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we have and the improvement of present opportunity. If you neglect to prepare yourselves now for the duties and responsibilities which will fall upon you later, if you do not learn the things which

you will need to know when your school days are over, you will suffer the consequences. So any nation which in its youth lives only for the day, reaps without sowing, and consumes without husbanding, must expect the penalty of the prodigal, whose labor could with difficulty find him the bare means of life.

A people without children would face a hopeless | future; a country without trees is almost as hopeless; forests which are so used that they cannot renew themselves will soon vanish, and with them all their benefits. A true forest is not merely a storehouse full of wood, but, as it were, a factory of wood, and at the same time a reservoir of water. When you help to preserve our forests or plant new ones you are acting the part of good citizens. The value of forestry deserves, therefore, to be taught in the schools, which aim to make good citizens of you. If your Arbor Day exercises help you to realize what benefits each one of you receives from the forests, and how by your assistance these benefits may continue, they will serve a good end.

THEODORE ROOSEVELT. The White House, April 15, 1907.

PREFACE

THE recent awakening of a national interest in the movement toward the conservation of our natural resources has emphasized the need for a collection of literature on all phases of Arbor Day more modern than the excellent Manual published by New York in 1889 and more comprehensive than the many small Arbor Day annuals brought out by the various states.

The editor has aimed to include in the present volume the most practical as well as the most beautiful essays, articles, letters, stories, exercises, and poems that have been written about Arbor Day, its history, observance, spirit, and significance, as well as those on Spring, trees, flowers, and “green things growing."

The section on Conservation is of especial timeliness.

INTRODUCTION

ALTHOUGH Arbor Day is one of the newest of our American holidays, its institution is merely the revival of an ancient custom. It is said that the Aztecs always planted a tree when an infant came into the world, and gave it the child's own name. And the old Mexican Indians plant trees on certain days of the year, under the full moon, naming them after their children,

There is a similar custom of long standing in certain parts of rural Germany, where each member of each family plants a tree with appropriate ceremonies at Whitsuntide, forty days after Easter.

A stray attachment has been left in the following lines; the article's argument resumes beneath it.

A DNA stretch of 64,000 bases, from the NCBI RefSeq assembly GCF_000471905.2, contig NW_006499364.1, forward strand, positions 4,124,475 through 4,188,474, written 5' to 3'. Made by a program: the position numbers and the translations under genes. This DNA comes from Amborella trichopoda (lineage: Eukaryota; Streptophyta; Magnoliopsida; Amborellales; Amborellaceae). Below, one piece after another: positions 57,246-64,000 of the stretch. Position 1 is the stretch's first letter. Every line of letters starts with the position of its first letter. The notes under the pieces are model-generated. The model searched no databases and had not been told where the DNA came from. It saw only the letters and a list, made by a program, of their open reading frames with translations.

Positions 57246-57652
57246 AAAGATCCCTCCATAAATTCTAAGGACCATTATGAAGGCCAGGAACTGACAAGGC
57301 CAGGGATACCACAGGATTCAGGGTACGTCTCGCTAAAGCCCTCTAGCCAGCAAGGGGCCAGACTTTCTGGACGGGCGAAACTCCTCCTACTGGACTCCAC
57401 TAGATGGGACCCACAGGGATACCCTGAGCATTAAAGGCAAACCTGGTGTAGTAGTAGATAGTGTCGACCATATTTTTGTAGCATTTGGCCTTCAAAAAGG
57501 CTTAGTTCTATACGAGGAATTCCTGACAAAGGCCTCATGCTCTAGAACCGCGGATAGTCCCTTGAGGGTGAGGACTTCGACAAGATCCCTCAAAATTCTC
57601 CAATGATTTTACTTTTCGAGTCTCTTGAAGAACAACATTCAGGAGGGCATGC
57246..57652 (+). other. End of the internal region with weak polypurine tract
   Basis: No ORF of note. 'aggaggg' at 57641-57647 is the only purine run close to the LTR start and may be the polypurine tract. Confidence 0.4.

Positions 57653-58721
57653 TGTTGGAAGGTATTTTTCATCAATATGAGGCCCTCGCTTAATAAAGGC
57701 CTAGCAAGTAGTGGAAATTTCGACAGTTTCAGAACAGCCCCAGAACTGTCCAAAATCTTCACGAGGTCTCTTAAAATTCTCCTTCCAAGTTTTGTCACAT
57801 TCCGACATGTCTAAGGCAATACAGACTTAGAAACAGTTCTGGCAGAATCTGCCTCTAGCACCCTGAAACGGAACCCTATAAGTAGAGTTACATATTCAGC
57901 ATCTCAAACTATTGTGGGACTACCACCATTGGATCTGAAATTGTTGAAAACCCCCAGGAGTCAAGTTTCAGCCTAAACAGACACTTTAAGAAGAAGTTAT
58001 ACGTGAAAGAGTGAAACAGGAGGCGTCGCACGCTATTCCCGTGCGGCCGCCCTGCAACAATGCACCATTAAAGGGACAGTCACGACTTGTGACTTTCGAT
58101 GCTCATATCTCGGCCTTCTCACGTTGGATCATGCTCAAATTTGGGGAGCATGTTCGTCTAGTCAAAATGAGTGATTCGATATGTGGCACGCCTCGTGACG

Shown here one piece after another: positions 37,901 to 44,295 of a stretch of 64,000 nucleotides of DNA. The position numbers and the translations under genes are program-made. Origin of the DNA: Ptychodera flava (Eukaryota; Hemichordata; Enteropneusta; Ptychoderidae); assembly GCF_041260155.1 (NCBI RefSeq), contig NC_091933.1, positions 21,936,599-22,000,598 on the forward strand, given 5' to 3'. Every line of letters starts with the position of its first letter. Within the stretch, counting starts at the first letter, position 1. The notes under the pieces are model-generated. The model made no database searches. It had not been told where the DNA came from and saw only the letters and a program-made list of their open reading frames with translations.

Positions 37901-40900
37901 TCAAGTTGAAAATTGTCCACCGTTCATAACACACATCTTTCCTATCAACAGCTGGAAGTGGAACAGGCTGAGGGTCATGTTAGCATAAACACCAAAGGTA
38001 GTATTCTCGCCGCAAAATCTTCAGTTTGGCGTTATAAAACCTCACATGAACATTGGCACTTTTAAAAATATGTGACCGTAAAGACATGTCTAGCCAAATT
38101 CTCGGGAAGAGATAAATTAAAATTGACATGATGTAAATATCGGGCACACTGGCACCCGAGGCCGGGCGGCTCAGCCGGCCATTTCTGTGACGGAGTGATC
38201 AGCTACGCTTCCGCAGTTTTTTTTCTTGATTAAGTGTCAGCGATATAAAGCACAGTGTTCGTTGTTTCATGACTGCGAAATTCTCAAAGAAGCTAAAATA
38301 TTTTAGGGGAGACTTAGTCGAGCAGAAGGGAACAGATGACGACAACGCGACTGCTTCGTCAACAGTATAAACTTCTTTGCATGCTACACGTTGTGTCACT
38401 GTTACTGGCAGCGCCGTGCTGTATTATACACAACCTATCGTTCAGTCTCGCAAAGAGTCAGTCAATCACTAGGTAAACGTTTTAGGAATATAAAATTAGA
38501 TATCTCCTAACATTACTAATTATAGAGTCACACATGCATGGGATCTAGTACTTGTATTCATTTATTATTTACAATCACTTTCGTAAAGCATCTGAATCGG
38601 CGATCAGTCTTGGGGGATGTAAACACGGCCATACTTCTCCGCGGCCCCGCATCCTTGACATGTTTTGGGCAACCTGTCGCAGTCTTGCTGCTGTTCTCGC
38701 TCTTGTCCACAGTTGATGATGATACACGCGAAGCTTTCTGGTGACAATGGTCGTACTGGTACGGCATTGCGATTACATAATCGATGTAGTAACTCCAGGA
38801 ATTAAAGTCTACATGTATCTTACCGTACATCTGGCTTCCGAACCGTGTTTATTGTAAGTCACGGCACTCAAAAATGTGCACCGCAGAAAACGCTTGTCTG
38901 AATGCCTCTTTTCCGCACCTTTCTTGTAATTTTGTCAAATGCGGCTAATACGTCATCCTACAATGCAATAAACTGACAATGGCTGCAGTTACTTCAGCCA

Some unknown seeker after truth once discovered in a Swiss chronicle of the fifth century an account of an early and curious institution of Arbor Day. It seems that the people of a little Swiss town called Brugg assembled in council and resolved to plant a forest of oak trees on the common. The first rainy day thereafter the citizens began their work. They dug holes in the ground with canes and sticks, and dropped an acorn into each hole, tramping the dirt

More than twelve sacks were sown in this way, and after the work

and after the work was done each citizen received a wheaten roll as a reward.

over it.

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For some reason the work was all in vain, for the seed never came up. Perhaps the acorns were laid too deep, or it might have been that the tramping of so many feet had packed the earth too firmly. Whatever the cause, the acorns refused to sprout, and the townspeople sowed the same ground with rye and oats, and after the harvest they tried the acorn planting again — this time in another way by plowing the soil and sowing the acorns in the furrows. But again the "great oaks” refused to grow; grass came up instead, and the people were disappointed. But an oak grove they were determined to have, so after this second failure a few wise men put their heads together and decided to gain the desired result by transplanting. A day was appointed in October, and the whole community, men, women, and children, marched to the woods, dug up oak saplings, and transplanted them on the common. At the close of the exercises' each girl and boy was presented with a roll, and in the evening the grown people had a merry feast in the town hall.

This time the trees grew. The people of Brugg were pleased and satisfied, and instituted the day of tree-planting as a yearly holiday.

Every year as the day came around the children formed in line and marched to the oak grove, bringing back twigs or switches, thus proving that the oaks were thriving, and every year at the close of the parade the rolls were distributed to be eaten in

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